Salary of regular staff delayed for second month in a row in Kerala
Even as the contract workers of Bharat Sanchar Nigam Ltd. (BSNL) in Kerala are on a protest demanding pending wages for around seven months, the organisation, in a circular sent to all circles a week ago, directed for the reduction of contract labour by 30% in terms of numbers as well as expenditure, in the first phase.
Meanwhile, the salaries of the regular employees have been delayed for a second month in succession, with no solution in sight before Onam.
The direction from the institution to reduce contract staff is based on the observations of its audit committee, a meeting of which was convened on August 20. It further says that contract workers should be engaged only for activities that cannot be performed by the regular employees. The number of days for engagement of contract workers should also be reduced to three days, “where it is inevitable to engage.”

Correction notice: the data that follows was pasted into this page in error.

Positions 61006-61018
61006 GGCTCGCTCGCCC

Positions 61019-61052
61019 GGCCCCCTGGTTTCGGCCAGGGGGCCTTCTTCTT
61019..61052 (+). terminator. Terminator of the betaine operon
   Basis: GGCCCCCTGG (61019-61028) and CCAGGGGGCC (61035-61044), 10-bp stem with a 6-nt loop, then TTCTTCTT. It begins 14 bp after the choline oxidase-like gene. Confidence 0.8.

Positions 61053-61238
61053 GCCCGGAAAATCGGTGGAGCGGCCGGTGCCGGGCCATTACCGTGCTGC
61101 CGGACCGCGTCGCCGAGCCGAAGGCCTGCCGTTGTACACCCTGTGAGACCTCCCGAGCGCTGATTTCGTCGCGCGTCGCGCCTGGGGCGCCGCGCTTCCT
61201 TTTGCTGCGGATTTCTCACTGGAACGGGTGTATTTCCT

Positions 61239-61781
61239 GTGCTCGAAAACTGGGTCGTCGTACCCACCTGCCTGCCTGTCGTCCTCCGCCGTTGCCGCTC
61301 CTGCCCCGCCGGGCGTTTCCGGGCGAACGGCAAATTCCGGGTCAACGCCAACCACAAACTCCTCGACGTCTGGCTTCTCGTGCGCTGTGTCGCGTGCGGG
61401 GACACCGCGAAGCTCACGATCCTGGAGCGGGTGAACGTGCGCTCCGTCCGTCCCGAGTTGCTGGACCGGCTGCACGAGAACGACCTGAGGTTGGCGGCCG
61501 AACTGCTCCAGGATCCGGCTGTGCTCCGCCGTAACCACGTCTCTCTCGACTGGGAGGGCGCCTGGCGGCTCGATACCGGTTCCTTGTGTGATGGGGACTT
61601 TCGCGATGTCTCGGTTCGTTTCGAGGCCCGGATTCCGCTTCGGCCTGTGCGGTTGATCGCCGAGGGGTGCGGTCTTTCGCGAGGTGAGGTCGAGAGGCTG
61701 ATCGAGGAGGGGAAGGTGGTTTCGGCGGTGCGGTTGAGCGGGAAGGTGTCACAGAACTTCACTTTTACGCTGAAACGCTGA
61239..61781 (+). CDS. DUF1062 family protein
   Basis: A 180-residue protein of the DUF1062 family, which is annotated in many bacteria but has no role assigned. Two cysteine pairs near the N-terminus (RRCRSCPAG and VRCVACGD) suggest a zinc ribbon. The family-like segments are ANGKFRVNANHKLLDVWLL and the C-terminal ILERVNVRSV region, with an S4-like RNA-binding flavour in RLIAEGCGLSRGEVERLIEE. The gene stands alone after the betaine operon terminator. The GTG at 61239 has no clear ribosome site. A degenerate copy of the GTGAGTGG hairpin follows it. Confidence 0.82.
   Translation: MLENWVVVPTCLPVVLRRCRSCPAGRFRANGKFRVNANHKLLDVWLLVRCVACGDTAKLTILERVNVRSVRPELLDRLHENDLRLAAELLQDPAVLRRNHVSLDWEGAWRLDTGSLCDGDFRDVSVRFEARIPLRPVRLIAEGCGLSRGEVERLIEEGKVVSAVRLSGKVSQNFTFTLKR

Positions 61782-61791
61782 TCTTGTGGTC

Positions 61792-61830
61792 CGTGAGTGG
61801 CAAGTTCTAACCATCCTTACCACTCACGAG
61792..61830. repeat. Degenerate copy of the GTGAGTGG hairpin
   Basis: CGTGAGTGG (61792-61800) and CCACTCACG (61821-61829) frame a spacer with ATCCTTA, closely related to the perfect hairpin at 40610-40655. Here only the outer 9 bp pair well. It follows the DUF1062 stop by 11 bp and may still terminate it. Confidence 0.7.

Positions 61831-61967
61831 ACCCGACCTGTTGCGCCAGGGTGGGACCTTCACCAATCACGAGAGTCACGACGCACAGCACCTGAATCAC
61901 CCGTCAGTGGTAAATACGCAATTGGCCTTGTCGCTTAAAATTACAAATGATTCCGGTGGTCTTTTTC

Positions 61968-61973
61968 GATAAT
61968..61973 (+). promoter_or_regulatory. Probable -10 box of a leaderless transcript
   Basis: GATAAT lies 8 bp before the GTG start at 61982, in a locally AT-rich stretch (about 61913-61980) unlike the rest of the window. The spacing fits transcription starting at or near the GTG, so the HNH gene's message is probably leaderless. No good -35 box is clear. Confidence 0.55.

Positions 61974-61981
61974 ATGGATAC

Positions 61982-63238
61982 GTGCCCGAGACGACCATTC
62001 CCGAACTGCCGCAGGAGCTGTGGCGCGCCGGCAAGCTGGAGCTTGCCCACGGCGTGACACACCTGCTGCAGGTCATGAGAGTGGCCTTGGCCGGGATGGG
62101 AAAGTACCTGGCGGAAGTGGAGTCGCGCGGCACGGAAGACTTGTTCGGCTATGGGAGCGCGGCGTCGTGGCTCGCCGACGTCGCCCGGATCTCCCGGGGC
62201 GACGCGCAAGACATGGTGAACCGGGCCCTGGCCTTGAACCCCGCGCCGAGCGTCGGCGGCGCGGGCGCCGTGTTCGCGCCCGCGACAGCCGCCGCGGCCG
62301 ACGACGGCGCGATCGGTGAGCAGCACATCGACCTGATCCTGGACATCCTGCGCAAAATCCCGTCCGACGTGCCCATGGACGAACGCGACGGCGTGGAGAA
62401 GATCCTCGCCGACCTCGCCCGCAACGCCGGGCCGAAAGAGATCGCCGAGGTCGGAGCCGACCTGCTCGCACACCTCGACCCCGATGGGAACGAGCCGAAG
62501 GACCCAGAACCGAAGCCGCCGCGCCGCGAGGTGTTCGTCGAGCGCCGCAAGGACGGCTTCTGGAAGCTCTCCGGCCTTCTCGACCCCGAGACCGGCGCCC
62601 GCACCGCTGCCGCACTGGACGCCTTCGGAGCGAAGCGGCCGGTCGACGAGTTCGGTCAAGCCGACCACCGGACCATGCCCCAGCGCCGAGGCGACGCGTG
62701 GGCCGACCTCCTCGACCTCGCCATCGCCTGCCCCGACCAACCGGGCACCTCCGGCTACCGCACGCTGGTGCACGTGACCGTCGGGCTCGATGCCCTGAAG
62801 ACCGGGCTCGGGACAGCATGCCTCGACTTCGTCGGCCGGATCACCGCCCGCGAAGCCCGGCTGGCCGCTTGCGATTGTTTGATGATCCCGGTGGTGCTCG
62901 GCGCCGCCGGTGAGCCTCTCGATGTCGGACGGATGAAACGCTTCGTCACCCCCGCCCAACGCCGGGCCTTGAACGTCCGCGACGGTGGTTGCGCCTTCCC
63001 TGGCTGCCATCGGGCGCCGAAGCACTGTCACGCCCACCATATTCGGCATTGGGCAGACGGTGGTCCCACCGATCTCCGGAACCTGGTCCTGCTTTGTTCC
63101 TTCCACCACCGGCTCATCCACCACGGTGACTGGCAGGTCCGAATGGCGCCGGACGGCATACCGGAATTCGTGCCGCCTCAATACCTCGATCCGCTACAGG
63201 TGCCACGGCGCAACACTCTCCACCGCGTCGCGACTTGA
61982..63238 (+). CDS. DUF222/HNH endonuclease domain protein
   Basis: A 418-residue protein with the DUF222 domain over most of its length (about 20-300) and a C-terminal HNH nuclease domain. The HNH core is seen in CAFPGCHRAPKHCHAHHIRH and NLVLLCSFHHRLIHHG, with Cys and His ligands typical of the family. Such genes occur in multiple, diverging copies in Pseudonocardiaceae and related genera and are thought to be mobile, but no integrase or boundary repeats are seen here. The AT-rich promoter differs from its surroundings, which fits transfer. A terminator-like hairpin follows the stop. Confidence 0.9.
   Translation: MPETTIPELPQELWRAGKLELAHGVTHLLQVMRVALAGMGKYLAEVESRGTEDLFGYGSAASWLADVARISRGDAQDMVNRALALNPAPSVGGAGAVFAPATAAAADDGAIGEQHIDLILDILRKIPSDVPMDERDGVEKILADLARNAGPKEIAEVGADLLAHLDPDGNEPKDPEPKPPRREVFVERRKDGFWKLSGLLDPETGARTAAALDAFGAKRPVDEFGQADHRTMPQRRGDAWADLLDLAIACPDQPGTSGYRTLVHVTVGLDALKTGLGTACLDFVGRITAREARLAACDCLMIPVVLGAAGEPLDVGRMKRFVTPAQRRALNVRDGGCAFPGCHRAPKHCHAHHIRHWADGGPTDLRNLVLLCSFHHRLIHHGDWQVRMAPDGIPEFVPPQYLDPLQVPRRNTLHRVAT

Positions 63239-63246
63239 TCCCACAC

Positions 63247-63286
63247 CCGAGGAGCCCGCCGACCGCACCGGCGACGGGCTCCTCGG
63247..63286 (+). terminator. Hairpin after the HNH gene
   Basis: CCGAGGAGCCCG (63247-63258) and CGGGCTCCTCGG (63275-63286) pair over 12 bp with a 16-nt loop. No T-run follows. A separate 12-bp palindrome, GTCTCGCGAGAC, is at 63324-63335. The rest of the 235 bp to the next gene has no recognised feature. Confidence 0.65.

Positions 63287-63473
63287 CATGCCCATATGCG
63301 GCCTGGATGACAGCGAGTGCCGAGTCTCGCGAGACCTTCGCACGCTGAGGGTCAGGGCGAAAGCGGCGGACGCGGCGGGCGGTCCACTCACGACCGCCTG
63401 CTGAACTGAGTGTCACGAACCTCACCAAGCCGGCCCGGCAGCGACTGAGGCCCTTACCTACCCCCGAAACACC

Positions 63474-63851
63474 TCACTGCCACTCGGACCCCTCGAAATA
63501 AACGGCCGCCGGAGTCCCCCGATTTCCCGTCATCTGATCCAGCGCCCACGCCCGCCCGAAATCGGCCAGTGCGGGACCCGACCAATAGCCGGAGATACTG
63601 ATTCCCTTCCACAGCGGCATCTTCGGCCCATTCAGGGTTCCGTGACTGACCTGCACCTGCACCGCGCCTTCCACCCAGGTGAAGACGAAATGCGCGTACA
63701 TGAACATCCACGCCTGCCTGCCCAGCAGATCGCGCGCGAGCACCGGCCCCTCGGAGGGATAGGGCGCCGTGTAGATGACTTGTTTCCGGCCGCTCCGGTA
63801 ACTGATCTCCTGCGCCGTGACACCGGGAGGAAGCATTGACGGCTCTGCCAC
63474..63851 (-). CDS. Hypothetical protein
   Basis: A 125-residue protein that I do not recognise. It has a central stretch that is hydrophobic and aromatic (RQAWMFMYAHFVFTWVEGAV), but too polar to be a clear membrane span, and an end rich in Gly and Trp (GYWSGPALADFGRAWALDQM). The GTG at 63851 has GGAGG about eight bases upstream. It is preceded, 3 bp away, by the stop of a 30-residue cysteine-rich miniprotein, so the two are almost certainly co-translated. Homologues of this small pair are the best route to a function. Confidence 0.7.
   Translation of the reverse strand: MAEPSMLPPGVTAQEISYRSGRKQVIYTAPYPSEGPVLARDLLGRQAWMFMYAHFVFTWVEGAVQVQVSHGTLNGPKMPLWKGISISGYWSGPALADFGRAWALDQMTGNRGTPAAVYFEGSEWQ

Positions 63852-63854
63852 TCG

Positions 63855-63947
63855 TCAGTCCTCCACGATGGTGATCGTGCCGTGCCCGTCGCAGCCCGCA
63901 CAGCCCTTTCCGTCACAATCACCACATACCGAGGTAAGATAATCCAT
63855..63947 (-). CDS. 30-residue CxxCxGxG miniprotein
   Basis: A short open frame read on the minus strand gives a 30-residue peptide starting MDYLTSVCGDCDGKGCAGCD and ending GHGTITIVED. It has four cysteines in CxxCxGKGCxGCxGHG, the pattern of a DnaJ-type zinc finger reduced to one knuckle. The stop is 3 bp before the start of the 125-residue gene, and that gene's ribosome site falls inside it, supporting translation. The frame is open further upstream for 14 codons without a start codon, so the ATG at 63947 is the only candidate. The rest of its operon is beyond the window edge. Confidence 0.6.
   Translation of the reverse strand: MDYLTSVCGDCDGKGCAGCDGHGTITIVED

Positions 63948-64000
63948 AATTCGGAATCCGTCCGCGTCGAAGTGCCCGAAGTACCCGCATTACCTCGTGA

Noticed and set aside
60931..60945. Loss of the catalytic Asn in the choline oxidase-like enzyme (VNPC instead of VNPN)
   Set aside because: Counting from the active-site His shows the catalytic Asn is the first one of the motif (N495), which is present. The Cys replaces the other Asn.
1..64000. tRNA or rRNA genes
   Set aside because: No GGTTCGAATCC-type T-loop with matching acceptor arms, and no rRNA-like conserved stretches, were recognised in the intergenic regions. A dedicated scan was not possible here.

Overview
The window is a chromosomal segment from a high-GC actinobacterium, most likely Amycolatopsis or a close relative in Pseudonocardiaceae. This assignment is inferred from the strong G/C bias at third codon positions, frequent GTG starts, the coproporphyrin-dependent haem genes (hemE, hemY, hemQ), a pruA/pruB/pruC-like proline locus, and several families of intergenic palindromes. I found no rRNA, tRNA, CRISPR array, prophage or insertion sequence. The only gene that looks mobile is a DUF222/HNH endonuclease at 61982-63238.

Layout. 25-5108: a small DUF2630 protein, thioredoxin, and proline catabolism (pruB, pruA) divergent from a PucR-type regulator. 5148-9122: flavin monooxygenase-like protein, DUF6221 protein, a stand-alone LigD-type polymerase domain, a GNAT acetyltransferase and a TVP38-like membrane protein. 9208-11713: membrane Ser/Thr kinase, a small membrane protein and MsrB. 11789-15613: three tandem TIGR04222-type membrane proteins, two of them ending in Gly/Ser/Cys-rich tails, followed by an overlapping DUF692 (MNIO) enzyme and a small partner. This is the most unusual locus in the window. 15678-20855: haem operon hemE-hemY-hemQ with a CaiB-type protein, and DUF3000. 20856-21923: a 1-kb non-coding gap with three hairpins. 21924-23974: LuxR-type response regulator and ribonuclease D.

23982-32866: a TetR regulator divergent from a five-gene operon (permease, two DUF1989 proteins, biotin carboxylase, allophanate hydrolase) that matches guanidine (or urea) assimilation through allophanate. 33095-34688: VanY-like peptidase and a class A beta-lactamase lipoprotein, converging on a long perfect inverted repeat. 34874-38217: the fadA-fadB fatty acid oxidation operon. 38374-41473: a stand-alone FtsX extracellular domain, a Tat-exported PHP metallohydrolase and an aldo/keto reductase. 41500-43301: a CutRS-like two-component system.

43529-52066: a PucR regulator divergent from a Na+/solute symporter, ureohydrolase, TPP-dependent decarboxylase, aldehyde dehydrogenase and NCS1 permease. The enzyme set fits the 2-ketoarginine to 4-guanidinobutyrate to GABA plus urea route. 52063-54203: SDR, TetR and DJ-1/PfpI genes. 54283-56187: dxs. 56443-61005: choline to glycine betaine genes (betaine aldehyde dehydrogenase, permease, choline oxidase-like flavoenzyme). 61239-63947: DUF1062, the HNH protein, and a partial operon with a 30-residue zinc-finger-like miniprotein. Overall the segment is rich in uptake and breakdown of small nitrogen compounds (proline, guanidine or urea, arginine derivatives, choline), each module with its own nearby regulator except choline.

Employees’ Unions see these moves to reduce employee costs as an attempt to outsource major outdoor work to big companies.
“As part of the BSNL revival package, a voluntary retirement scheme is expected to be offered. With the current situation of delayed wages, quite a few might think of taking up the offer. Once the number of regular staff reduces, and with the new norms on engaging contract staff, some major work will probably be outsourced to major companies,” said BSNL Casual Contract Labour Union (CCLU) working president K. Mohanan.
Many of the contract staff have professional experience ranging from two to three decades. In the past few months, close to 2,000 contract staff have been asked to leave, by making arbitrary changes in the retirement age.
With wages pending for many months, the workers had begun a protest in front of the Chief General Manager (CGM)’s office two months ago. On August 19, the CGM had written to the corporate office requesting urgent fund authorisation to clear the pending wages of contract workers, as “Kerala is badly affected by heavy downpour and flood in seven districts.”